21 Nov

>Different Base Types

Steven K. Ledin,

>

A customer asked a question on the Riflescope Forum the other day I thought would be useful for this blog. Here is the question:

Does anyone know the significant differences between getting a 1 piece or a 2 piece? Also what if any differences (pros/cons, purpose) are between a Dual dovetail design, “Standard” design or a $100+ Mark 4 Base and Rings? I am planning to get a Remington 700 LTR with a Leupold Mark4 4.5-14x40mm, what are my best options for leupold rings/bases? Thanks in advance!

Here’s what I answered:

Significant differences are none. Minor differences are that two piece bases offer more eye relief options with sometimes reversible front and/or rear bases, use two screws on each base, are lighter, cleaner looking, and offer increased loading room for top loading guns. One piece bases generally use three screws, offer insignificantly more receiver rigidity, are a bit heavier, and decrease loading room for top loaders. Standard bases have a front ring which turns into the base 90 degrees. The rear base sits between two opposing screws and is held in place by tightening these screws into circular grooves on the ring. These screws can be loosened and tightened to move the base perpendicular to the receiver, effecting a way to adjust windage on your mounts instead of your scope. Dual dovetails have the rear ring turning in 90 degrees just like the front ring. This does not allow for any windage movement in the base. Rarely will this be a cause for concern, as it is extremely uncommon for the base holes to be off center enough to cause a problem that a bit of windage adjustment in the scope can’t fix. A scope does not have to be mounted in perfect center of its adjustment range. I use two piece dual dovetails on most of my guns becase they look clean and have two less parts (the opposing screws on the rear base) to loosen or have a problem with, which I have seen many times. To be certain, though, you can easily mark your scope by installing it in rings that are not lined up perfectly. No rings will be, and I recommend lapping rings every time. Weaver style and Picatinny bases and rings can be quite a bit stronger overall depending on the manufacturer used because of the amount of bearing surface. The recoil lugs can be almost 7/8″ wide on these systems. By the way, Weaver rings use a recoil slot in the base that is about .180″, and Picatinnys use a slot about .206″. This varies slightly by manufacturer. Some manufacturers call their Picatinny Weaver and some call their Weaver Picatinny. Picatinny is a U.S. arsenal in New Jersey where in 1913 they standardized the dimensions of the base. That’s why a Picatinny base is also called a 1913. Not truly a Weaver, although a Weaver ring will fit on a Picatinny base but not vice versa. Not all the strength you can get is always needed or wanted. The lug nuts on my truck are not an inch in diameter. Dual dovetails suit me fine. I’m not a soldier and people aren’t shooting at me and I’m not dragging and bouncing my gun around for weeks on end. Don’t get me wrong, I’ve hunted hard my whole life and I know the abuse guns take in the field and getting there. But enough is enough. It can get to the point of diminishing returns. You have a hell of a gun and one of my favorites, and even though I have been advocating dual dovetails, your gun and scope combination was kind of made for Mark 4 rings and bases. I would use Mark 4 #61983 bases and Mark 4 rings #61049 (steel) rings or Mark 4 aluminum rings (save a bit of weight and plenty strong) #57398. If money is no object use Nightforce base (20 MOA built-in) #NF700SA120 and Ultralight Titanium alloy rings #NF885UL. Nothing is better unless you want to enlarge your mounting screws to 8-40.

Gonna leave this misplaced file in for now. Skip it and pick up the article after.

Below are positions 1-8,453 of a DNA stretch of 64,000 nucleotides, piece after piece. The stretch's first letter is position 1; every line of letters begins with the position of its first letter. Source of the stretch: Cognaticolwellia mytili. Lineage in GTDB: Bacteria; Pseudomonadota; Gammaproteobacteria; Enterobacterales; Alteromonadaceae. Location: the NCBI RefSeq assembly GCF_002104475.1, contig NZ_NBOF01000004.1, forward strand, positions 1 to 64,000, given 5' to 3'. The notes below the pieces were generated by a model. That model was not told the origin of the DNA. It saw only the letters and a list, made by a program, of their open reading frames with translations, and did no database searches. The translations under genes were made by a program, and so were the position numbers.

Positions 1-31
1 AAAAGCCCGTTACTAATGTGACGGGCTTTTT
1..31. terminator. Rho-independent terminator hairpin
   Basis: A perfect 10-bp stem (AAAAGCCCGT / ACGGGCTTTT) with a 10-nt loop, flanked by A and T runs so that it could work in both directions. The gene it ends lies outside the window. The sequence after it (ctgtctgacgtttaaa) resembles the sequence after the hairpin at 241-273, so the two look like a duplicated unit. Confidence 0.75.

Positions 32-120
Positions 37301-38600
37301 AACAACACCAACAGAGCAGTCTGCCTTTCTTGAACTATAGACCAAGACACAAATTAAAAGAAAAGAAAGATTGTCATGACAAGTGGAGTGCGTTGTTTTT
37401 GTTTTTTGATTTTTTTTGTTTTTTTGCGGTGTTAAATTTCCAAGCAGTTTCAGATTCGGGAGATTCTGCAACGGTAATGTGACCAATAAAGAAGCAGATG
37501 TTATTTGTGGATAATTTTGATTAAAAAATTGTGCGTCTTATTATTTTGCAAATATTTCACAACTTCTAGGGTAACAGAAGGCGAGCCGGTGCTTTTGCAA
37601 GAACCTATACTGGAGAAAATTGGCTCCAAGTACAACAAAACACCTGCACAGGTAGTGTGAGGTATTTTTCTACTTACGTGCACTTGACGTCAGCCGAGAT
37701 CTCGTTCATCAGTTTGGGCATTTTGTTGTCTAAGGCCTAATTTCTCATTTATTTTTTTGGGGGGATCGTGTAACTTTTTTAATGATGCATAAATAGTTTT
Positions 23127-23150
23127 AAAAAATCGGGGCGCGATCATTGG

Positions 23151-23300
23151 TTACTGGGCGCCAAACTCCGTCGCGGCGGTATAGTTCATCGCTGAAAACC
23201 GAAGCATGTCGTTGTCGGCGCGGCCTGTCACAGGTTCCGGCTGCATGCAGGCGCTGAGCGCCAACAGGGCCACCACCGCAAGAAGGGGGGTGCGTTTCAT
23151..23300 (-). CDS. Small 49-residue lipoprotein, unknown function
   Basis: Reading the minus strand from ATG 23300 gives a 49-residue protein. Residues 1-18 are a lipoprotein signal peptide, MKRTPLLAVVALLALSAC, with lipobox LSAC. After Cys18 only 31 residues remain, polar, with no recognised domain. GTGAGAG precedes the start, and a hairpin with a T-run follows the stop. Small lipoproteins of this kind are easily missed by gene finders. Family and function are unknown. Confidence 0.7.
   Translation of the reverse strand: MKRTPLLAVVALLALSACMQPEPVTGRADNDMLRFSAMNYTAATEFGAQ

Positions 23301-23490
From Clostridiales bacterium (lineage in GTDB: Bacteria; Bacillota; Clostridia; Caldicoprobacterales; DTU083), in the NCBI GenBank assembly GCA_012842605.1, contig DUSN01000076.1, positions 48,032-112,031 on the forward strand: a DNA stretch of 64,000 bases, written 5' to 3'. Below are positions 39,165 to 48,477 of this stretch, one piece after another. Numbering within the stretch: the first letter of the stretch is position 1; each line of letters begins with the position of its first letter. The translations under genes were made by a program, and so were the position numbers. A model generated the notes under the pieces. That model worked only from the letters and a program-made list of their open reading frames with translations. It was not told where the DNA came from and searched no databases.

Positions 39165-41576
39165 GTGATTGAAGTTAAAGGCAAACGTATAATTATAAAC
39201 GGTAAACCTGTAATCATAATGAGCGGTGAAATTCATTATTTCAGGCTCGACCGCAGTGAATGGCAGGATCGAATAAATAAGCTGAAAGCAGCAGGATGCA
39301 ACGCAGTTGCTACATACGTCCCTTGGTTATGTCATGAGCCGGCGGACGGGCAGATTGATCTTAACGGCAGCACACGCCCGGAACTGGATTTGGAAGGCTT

And by the way, Happy Thanksgiving. We have a lot to be thankful for every day.

One Response to >Different Base Types

  1. Anonymous

    >The Picatinney Rail was not designed in the year 1913. The “1913” refers to the military standard number and not the year of adoption, which I think was sometime in the late 1970’s or early 1980’s.
    Bill Guiette

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